After giving birth to three petite little girls, my husband and I decided that for our next birth, we would go "natural" before and hopefully after the birth. Well, I gave birth to a very healthy baby boy, weighing 8 pounds! The birth was an easy feat without drugs, but afterwards was another story! I had always taken my Vicodin after the birth of my girls (I was not breastfeeding), but this time I was nursing and did not want to take a narcotic. My doula and midwife suggested I check out herbs available to me, and so I contacted Herb Lore. They took much time to suggest a wonderful remedy for me - Postpartum Sitz Bath Herbs. But instead of taking a sitz bath with them, I followed the instructions for making a "tea" of the herbs and using sanitary pads to soak up some of the brew. I then froze the pads and wore them throughout the day and night. (Complete instructions are on the product label.) It was a WONDERFUL relief. I took no narcotics and unlike medication, I could use the pads as much as needed. I wish I had known about this technique after I had my girls! Timmy was my biggest baby, most pleasant birth, and easiest recovery (thanks to Herb Lore's herbs!!!). J.Y.
The charts and suggestions below may be used in determining the appropriate amount of herbal remedy to give to children.
Please keep in mind, however, that these are just guidelines. The weight and overall health of the child must be taken into consideration, as well as the strength and quality of the herbs to be given, along with the nature of the child's illness.
Herbs and herbal products should not be given to babies under 6 months of age, as their digestive systems are not mature enough to handle much more than breastmilk (or formula if its necessary). To give herbs to an infant, its best for the breastfeeding mother to take full dose of the herb (see Note: below) and it will pass to the baby through the breastmilk. If a baby is in acute distress, such as from gas or colic, or if the baby is not breastfed, a small amount of non-alcohol tincture or diluted tea can be given directly to the baby on an occasional basis. Babies over 6 months of age can be given the herbs directly, but as each child is different, if they experience any kind of tummy ache or distress, discontinue. Always give babies and children the non-alcohol versions if possible, and if not possible, dilute the tincture in breastmilk (or formula), juice or water. The chart below will give you recommendations of how much to give to a baby or child.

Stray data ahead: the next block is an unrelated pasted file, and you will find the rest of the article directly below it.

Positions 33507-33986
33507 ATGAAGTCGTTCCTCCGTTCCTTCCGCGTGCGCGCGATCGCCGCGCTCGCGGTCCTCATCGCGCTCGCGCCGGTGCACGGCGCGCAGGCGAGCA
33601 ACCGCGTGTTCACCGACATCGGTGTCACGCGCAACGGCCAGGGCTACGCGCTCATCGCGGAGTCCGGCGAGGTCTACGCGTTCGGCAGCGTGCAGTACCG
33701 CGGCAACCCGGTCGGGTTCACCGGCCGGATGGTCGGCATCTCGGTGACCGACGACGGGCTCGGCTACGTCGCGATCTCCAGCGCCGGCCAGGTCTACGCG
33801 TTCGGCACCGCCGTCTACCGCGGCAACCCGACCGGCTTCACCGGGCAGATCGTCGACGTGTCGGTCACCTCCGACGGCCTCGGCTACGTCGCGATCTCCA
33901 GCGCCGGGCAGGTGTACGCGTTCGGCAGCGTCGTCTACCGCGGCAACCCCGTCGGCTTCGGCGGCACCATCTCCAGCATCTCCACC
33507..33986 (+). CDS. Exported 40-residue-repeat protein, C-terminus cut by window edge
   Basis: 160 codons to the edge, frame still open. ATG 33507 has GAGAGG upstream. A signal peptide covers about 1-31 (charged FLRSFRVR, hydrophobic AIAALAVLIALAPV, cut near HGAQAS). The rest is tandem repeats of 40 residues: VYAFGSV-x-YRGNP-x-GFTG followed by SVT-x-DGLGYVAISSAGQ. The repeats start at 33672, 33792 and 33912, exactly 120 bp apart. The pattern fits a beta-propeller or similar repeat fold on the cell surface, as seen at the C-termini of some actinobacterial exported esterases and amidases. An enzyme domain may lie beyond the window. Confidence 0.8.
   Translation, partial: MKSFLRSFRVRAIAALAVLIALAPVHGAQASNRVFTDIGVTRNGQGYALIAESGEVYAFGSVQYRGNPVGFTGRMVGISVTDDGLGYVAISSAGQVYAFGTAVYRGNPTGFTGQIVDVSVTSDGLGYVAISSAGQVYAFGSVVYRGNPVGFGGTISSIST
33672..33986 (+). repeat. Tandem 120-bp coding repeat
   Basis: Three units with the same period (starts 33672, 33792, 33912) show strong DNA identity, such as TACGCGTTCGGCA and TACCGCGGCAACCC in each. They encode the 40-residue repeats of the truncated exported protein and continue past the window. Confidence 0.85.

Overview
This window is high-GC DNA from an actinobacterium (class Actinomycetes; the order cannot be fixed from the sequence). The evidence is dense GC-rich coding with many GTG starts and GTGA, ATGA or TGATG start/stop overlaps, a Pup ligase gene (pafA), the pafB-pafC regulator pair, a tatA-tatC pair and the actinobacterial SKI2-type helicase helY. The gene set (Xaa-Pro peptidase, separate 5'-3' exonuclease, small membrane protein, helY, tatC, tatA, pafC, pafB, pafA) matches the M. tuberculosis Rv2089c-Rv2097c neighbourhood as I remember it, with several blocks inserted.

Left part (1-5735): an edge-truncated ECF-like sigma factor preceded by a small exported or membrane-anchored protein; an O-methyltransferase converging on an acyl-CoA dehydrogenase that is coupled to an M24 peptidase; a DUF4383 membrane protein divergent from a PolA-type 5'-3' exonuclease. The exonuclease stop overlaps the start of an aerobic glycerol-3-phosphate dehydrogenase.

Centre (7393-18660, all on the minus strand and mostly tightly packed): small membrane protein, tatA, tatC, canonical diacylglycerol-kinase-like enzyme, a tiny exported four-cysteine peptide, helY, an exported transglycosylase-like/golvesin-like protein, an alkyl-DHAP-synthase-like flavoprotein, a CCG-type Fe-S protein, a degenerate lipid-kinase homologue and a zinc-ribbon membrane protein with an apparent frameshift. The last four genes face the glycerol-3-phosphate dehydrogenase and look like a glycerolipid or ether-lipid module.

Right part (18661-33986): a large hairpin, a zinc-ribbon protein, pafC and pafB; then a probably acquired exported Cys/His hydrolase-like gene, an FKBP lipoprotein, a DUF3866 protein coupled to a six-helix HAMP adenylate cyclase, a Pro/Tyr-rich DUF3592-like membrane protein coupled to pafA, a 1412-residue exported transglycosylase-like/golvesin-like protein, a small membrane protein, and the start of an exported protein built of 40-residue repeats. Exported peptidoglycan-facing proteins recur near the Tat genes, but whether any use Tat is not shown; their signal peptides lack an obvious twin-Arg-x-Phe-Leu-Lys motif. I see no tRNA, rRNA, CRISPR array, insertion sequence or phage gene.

- A typical adult dose is 1 cup (8 oz.) of tea, and two droppersful (or squeezes, which is 60 drops) of tincture each dose. The information below is based on this information.
- Follow the dosage recommendations on the product label as far as the frequency, or how many times a day the herbs should be given, using the dosage amounts given below. For example, if an adult dose is 1 cup of tea or 2 droppersful of tincture 3 times a day, the recommended dose for a 2 year old would be 2 teaspoons of tea or 10 drops of tincture 3 times a day.
When the adult (age 12 and over) dose is 1 cup (8 oz.) of tea, the following is recommended for children:
Age -- Dosage
Younger than 2 years -- 1/2 to 1 teaspoon
2 to 4 years -- 2 teaspoons
4 to 7 years -- 1 tablespoon
7 to 11 years -- 2 tablespoons
When the adult dose is 2 droppersful (60 drops), the following is recommended for children:
Age -- Dosage
Younger than 3 months -- 2 drops
3 to 6 months -- 3 drops
6 to 9 months -- 4 drops
9 to 12 months -- 5 drops
12 to 18 months -- 7 drops
18 to 24 months -- 8 drops
2 to 3 years -- 10 drops
3 to 4 years -- 12 drops
4 to 6 years -- 15 drops
6 to 9 years -- 24 drops
9 to 12 years -- 30 drops
Other ways to determine dosage:
Young's Rule - Add 12 to the child's age. Divide the child's age by this total. Example: dosage for a 4 year old: 4 divided by 16 (4+12) = .25, or 1/4 of the adult dosage.
Cowling's Rule - Divide the number of the child's next birthday by 24. Example: dosage for a child who is 3, turning 4 would be: 4 divided by 24 = .16, or 1/6 of the adult dosage.
Reference used: “Herbal Remedies for Children's Health” by Rosemary Gladstar
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written by Pam Caldwell
Certified Herbalist --- Fertility, Pregnancy, Birth, Postpartum & Lactation Specialist